Much has been said and written about the stunning postage increase that took effect earlier this year. With new rates running upwards of 40 percent-plus greater than the previous ones for some Standard mail (catalog) categories, this may be the toughest challenge I’ve seen this industry encounter in all my years covering the business. Fortunately for all of us, we have sharp minds like our lead columnist Stephen R. Lett and his vice president at Lett Direct, Sandy Wolstencroft. Steve and Sandy took it upon themselves to break down virtually all the ways you can implement change in your catalog mailing strategy to

Creative Cut: Nautical Cataloger Doesn’t Sail Deep Enough Into the Water

Bluewater Books & Charts is a 104-page consumer catalog that offers navigational charts, instruments and gifts to the nautical community. In addition to the catalog, the company operates two retail stores and, of course, a Web site. I suspect this catalog markets to high-income shoppers willing to spend a great deal of money on their hobby-based lifestyle, and Bluewater needs to capitalize on this with a design that’ll make sailing enthusiasts want to part with their dollars. But the Bluewater catalog is as predictable as a nautical chart in its careful organization. Let’s look at some specific problems as well as some creative solutions that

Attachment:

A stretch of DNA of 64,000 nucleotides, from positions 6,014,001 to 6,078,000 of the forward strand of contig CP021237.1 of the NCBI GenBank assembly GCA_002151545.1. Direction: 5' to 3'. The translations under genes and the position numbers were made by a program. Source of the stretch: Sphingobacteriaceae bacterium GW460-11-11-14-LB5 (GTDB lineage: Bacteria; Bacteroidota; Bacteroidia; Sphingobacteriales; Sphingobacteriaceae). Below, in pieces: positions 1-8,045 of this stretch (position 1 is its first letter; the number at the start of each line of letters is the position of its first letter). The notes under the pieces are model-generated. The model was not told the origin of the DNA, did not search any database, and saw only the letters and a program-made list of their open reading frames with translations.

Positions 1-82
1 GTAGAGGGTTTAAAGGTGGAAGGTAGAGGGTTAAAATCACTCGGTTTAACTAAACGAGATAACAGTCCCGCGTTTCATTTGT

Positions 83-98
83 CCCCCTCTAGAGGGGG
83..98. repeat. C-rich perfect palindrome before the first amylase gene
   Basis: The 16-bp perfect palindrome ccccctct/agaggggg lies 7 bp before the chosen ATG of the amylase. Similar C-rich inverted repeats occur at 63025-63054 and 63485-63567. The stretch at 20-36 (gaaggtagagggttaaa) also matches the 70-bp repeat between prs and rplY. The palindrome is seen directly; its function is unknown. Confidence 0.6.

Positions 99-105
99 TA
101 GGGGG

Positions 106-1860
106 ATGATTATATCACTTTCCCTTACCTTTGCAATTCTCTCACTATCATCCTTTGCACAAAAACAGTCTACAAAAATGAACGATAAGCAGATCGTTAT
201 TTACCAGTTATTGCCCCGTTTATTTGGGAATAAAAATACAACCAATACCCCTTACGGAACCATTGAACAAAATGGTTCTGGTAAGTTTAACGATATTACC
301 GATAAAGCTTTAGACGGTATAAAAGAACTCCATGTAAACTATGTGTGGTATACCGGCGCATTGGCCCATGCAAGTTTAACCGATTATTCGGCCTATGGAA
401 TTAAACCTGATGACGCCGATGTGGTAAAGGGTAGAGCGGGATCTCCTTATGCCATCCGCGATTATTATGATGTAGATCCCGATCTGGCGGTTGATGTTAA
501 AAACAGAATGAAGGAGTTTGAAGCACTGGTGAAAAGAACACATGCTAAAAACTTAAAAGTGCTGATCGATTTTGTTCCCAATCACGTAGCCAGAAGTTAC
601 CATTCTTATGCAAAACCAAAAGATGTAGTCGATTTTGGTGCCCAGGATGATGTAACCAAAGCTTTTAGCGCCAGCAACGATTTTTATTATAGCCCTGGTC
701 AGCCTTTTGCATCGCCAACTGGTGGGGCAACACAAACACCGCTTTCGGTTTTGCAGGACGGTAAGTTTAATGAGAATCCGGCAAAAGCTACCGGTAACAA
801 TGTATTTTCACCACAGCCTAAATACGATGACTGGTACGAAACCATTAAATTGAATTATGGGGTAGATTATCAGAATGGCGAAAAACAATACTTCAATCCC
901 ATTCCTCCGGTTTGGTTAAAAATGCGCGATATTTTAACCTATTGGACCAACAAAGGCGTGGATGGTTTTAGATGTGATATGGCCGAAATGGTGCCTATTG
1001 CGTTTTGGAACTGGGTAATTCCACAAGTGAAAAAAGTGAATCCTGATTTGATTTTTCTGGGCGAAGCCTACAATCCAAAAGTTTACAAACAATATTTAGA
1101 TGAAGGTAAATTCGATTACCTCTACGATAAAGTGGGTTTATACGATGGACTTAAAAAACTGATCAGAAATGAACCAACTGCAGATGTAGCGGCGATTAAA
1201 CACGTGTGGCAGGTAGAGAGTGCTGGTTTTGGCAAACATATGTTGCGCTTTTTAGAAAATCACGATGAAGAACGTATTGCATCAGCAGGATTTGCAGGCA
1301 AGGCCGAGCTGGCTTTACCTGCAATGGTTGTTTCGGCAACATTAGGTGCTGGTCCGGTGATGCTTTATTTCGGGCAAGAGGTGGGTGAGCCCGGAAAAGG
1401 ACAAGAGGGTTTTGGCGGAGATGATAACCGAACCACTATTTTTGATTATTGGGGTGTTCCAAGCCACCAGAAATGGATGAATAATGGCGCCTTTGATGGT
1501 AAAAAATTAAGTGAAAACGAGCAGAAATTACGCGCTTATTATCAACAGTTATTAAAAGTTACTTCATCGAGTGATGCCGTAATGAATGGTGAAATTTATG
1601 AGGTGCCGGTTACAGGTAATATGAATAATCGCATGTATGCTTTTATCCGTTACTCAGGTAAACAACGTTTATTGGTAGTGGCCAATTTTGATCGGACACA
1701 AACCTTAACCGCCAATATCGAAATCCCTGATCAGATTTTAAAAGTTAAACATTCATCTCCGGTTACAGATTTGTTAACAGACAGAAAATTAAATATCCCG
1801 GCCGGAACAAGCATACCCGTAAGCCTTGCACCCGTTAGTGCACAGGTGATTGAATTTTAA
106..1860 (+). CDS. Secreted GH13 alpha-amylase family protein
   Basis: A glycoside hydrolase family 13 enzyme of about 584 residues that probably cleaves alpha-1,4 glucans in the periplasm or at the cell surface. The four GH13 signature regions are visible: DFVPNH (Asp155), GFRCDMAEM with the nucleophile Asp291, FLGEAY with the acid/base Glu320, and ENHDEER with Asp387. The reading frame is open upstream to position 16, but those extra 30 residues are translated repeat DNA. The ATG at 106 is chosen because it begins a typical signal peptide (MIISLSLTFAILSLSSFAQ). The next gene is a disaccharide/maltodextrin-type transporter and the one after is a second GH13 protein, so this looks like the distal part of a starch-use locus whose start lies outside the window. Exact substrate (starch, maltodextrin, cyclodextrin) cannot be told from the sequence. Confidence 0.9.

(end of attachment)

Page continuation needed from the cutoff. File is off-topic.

NEMOA at 60: ‘Small’ Event Yields Big Ideas This month’s NEMOA conference in Portland, Maine, Sept. 19-21, marks the 60th anniversary for what started — and remains — a small specialized trade group. For many long-time members, NEMOA is all about conferences. The group holds semiannual conferences each March and September designed for catalog/multichannel marketers. “The main value of NEMOA is being able to get together and network,” says 20-year member Dan Walter, president and founder of Eagle America, a woodworking tools and accessories catalog. “You learn tricks of the trade from the people you meet, whether it be from a high-powered speaker

How You Can Help Avert Another Rate Hike Disaster

Just about all catalog merchants in America should have gotten more than their fill of news, comments and opinions on the meaning, impact and consequences of the 2006-2007 postal rate case. If you have no idea what I’m referring to, perhaps you’d be better off finding a new career. By now, you should’ve learned how to adjust your business marketing practices to accommodate the recent round of horrendous catalog postage increases. If you haven’t, then you’re about to learn some difficult, unforgiving lessons in trying to make a living in a hotly competitive marketplace. Your focus now must be on the future. Not the future

Limited by Medicare Laws, AOS Finds Alternative Means for Prospecting